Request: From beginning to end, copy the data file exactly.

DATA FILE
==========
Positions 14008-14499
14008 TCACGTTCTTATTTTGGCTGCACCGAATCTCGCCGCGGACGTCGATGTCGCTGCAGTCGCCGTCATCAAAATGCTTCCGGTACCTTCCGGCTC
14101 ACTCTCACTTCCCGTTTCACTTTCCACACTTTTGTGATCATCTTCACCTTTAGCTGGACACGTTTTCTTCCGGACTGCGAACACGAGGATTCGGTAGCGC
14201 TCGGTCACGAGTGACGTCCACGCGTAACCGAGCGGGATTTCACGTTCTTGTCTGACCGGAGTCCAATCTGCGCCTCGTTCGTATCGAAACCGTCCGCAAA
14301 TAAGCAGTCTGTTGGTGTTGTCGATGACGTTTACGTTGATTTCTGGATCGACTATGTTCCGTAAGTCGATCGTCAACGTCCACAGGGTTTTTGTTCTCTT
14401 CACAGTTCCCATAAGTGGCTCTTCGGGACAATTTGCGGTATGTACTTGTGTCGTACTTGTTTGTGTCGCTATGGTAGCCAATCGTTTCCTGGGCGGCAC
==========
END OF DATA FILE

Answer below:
Positions 14008-14499
14008 TCACGTTCTTATTTTGGCTGCACCGAATCTCGCCGCGGACGTCGATGTCGCTGCAGTCGCCGTCATCAAAATGCTTCCGGTACCTTCCGGCTC
14101 ACTCTCACTTCCCGTTTCACTTTCCACACTTTTGTGATCATCTTCACCTTTAGCTGGACACGTTTTCTTCCGGACTGCGAACACGAGGATTCGGTAGCGC
14201 TCGGTCACGAGTGACGTCCACGCGTAACCGAGCGGGATTTCACGTTCTTGTCTGACCGGAGTCCAATCTGCGCCTCGTTCGTATCGAAACCGTCCGCAAA
14301 TAAGCAGTCTGTTGGTGTTGTCGATGACGTTTACGTTGATTTCTGGATCGACTATGTTCCGTAAGTCGATCGTCAACGTCCACAGGGTTTTTGTTCTCTT
14401 CACAGTTCCCATAAGTGGCTCTTCGGGACAATTTGCGGTATGTACTTGTGTCGTACTTGTTTGTGTCGCTATGGTAGCCAATCGTTTCCTGGGCGGCAC